Scientists & Soldiers Collaborate for Tech Improvements

By C. Todd Lopez
U.S. Army

For 30 years now, the U.S. Army has embedded scientists and technology experts in the field to ensure the exchange of new technology and the feedback it yields moves efficiently between the researchers who develop it and the soldiers who use it. Since the summer of 1985, Army science and technology advisors with the U.S. Army Research, Development and Engineering Command (RDECOM) have provided for their assigned commands easy access to the technologies and bright minds that are available within Army research, development and engineering centers. As a result, problems that can be solved with technology can be solved more quickly, and commanders can instead concentrate on their mission.

Clifford A. Surrett Sr., an engineering technician with the Night Vision and Electronic Sensors Directorate on Fort Belvoir, Virginia, discusses night-vision devices with students in the most recent orientation and reach-back training iteration, April 17, 2015. (Photo: C. Todd Lopez/U.S. Army)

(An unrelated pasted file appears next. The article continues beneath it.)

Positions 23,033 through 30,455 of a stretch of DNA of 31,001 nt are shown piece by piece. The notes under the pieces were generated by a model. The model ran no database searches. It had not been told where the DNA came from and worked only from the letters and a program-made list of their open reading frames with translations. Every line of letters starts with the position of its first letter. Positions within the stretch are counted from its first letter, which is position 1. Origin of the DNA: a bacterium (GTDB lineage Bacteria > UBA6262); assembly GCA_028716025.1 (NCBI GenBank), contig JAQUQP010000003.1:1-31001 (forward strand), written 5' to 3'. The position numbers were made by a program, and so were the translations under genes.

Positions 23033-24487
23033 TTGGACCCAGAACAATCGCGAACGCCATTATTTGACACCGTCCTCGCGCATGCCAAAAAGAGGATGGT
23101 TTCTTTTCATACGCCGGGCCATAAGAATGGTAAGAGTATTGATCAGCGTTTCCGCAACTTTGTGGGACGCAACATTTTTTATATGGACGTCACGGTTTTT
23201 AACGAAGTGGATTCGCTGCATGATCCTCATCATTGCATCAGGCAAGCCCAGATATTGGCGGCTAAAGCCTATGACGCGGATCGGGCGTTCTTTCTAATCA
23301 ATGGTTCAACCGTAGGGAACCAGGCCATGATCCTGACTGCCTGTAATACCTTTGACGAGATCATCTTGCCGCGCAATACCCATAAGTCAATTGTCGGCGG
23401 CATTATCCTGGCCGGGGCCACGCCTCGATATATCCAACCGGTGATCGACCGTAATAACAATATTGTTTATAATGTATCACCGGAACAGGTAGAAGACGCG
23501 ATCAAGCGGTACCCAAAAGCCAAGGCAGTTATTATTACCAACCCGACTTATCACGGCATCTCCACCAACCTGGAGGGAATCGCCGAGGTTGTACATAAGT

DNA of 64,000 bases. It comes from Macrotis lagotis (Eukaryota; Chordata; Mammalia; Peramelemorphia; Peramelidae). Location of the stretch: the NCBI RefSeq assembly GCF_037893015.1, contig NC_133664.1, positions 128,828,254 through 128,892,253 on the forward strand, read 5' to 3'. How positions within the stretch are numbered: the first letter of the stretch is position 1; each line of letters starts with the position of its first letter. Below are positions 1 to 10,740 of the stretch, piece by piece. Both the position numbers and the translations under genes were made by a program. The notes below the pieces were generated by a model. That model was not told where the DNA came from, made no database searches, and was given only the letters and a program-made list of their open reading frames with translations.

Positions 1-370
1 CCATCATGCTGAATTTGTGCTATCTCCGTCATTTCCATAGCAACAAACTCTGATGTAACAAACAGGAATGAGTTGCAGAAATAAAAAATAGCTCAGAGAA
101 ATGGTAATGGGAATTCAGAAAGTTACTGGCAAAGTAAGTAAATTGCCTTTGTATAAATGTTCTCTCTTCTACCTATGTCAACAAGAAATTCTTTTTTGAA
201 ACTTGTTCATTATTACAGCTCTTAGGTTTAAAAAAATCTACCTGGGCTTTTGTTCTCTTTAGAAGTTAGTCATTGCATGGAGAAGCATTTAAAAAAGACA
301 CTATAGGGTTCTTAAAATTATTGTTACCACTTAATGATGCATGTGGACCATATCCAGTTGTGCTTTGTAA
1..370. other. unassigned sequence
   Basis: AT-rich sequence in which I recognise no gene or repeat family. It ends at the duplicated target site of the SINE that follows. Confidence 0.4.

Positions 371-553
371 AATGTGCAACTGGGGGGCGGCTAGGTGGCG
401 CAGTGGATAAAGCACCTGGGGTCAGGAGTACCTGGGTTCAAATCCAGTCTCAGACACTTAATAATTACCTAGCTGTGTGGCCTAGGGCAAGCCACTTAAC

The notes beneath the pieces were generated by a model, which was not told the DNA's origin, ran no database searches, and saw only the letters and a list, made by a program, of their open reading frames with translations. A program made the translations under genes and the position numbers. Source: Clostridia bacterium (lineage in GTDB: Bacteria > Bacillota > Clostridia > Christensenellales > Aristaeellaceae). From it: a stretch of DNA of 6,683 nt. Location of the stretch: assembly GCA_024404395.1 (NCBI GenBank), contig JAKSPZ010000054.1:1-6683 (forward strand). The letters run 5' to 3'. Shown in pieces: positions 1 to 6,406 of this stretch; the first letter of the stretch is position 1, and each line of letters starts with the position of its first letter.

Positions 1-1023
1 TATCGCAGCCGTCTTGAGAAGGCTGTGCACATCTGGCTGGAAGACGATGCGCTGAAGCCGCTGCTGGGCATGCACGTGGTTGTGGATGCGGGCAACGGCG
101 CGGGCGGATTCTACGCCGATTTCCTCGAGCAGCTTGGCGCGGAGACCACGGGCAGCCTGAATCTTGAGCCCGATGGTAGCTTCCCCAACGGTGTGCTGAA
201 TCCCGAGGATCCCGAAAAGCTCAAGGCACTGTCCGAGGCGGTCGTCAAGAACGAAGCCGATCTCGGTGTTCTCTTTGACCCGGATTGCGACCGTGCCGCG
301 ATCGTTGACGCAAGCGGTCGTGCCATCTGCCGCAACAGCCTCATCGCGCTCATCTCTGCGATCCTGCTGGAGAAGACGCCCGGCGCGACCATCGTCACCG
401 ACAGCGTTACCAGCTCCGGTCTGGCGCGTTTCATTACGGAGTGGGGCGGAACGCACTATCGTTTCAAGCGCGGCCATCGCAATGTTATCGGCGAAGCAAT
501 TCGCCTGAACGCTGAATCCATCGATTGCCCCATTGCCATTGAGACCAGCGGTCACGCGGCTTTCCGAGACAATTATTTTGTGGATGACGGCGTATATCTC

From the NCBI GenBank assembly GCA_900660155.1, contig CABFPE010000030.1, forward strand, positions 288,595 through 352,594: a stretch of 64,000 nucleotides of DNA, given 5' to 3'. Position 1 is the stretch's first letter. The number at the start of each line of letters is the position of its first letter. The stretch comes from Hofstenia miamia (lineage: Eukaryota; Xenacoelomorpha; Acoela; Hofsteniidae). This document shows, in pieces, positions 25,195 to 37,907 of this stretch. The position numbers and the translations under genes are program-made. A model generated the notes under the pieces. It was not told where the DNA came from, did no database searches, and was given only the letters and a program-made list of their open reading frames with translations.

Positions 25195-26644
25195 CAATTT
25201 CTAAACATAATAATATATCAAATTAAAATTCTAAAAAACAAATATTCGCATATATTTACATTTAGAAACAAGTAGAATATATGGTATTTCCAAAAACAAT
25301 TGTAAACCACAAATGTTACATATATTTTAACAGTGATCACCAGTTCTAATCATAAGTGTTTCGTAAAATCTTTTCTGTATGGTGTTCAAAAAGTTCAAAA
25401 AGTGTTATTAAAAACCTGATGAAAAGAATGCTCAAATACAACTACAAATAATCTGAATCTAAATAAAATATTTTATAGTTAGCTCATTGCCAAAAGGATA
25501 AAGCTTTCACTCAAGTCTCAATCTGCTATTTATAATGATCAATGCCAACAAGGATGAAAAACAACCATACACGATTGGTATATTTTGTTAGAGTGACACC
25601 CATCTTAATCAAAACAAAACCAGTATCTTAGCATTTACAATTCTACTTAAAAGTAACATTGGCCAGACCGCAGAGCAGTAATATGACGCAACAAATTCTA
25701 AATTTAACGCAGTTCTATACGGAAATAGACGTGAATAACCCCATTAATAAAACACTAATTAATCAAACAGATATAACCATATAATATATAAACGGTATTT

Clifford A. Surrett Sr., an engineering technician with the Night Vision and Electronic Sensors Directorate on Fort Belvoir, Virginia, discusses night-vision devices with students in the most recent orientation and reach-back training iteration, April 17, 2015. (Photo: C. Todd Lopez/U.S. Army)

“They are senior engineers and scientists that RDECOM embeds… to provide reach-back to the Army enterprise, in terms of research and development,” said James Gibson, director of the Field Assistance in Science and Technology Directorate at RDECOM, of the command’s science and technology, or S&T, advisors. “If the combatant command has an operational issue that they think might have a technological solution, then the science advisor would engage on that.”